Pheffer, Sullivan face off in bid for Assembly seat

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State Assemblywoman Audrey Pheffer (D−Rockaway Beach) is pointing to her 21 years of experience in her re−election bid against Republican Breezy Point resident Gerald Sullivan, but her challenger contended the district needs a new face in Albany.

Pheffer said she has brought home billions of dollars in education funding to the district, which covers Howard Beach, Ozone Park, South Ozone Park, Broad Channel and the Rockaways, while delivering grants to organizations such as the Rockaway Artists Alliance and various ambulance corps.

“We have delivered for the constituen­ts,” she said during a phone interview Friday.

But Sullivan, who works from his Breezy Point home for a Connecticut−based financial services company, said Pheffer has not been an effective elected official.

“In the 21 years that Assemblywoman Pheffer has been in Albany, I’ve seen a decline in the quality of life in the district,” he said in a Friday phone interview.

Both candidates see the financial crisis as the prime issue in the district.

“The economy and jobs are taking an immediate precedent,” Pheffer said. “I think people are concerned about the economy.”

The assemblywoman said the newly announced deal that will bring video lottery terminals to Aqueduct Race Track in South Ozone Park will alleviate the state’s budget woes.

She also touted the 2,000 jobs created by the deal.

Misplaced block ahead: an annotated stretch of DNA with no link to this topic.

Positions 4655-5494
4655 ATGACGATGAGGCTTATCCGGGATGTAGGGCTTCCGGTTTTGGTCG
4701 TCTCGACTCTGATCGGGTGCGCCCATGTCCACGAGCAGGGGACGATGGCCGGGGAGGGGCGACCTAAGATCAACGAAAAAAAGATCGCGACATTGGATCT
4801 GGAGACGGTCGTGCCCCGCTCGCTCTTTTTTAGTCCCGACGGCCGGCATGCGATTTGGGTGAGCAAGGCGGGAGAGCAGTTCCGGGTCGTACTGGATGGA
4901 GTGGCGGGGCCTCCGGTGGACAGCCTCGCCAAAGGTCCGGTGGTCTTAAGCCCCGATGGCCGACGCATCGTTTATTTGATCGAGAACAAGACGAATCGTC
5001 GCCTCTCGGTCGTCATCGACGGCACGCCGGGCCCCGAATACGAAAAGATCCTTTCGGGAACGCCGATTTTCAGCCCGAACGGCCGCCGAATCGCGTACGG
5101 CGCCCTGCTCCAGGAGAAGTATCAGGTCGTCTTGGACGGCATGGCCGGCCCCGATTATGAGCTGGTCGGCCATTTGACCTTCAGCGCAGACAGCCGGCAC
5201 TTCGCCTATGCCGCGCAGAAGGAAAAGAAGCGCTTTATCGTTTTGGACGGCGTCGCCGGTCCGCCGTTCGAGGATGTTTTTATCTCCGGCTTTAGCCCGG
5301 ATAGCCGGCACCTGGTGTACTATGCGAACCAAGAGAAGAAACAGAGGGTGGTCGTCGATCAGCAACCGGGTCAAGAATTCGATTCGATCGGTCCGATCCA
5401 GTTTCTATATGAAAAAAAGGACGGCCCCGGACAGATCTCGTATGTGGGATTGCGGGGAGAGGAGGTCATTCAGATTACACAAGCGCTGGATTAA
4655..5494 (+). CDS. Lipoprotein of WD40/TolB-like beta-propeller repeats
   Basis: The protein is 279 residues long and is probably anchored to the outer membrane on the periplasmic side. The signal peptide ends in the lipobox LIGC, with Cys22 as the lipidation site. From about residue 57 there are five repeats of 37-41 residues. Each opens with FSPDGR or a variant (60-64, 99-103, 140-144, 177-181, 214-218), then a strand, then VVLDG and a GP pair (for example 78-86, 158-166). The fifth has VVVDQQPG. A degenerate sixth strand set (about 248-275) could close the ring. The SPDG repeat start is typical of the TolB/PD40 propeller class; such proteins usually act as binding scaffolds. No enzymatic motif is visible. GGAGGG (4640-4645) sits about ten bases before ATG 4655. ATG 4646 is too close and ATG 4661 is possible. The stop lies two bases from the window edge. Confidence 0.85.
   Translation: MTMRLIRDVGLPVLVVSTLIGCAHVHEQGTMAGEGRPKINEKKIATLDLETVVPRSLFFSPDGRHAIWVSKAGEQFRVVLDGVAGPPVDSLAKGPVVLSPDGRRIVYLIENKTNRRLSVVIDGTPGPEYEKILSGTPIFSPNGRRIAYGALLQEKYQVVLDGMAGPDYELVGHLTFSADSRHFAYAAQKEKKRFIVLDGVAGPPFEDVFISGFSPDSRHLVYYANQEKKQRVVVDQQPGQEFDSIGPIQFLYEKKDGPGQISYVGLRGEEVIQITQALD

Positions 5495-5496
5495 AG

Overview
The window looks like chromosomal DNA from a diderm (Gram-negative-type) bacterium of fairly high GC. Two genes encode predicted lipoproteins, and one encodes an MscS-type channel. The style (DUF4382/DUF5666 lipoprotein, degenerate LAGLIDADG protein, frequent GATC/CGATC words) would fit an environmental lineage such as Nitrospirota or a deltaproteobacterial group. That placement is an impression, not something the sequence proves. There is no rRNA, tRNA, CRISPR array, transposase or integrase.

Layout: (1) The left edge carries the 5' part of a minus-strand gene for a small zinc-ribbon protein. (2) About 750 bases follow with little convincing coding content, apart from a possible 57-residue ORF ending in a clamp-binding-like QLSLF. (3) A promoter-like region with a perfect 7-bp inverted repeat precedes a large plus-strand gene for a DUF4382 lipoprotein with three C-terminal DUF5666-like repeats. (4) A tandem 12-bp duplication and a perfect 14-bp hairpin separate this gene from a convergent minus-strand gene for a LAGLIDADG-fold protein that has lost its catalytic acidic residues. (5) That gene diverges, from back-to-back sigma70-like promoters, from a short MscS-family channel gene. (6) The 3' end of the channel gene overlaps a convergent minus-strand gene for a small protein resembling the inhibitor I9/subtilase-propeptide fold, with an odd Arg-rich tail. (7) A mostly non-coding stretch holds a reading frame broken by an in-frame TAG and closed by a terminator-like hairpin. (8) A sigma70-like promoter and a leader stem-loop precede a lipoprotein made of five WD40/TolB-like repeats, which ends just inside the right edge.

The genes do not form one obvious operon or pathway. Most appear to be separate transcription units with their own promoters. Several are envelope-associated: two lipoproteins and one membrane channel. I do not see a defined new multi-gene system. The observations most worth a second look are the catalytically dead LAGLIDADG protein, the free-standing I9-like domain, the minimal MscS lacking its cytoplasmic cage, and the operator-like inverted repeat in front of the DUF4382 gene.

But Sullivan said he was on the fence on the plans for Aqueduct.

“I don’t know how successful that will be,” he said.

Sullivan called for the state to look into $5 billion in Medicaid fraud as a way to help out with the budget deficit.

“I don’t think the Assembly has the wherewithal to make the necessary cuts,” he said, suggesting raising taxes should not be an option.

“I think that’s an easy way out,” he said.

Pheffer said she was telling her constituents that vital services would not be cut from the budget, but said she would have to look at what cuts to make.

“We’re going to have to see,” she said.

Pheffer also said she was an advocate of smaller class sizes and an increase in pre−kindergarten classes.

On education, Sullivan said he supported giving tax credits to parents who send their children to private schools, pointing out that two high schools in the district have graduation rates below 50 percent.

Reach reporter Howard Koplowitz by e−mail at or by phone at 718−229−0300, Ext. 173.

Posted 6:37 pm, October 10, 2011
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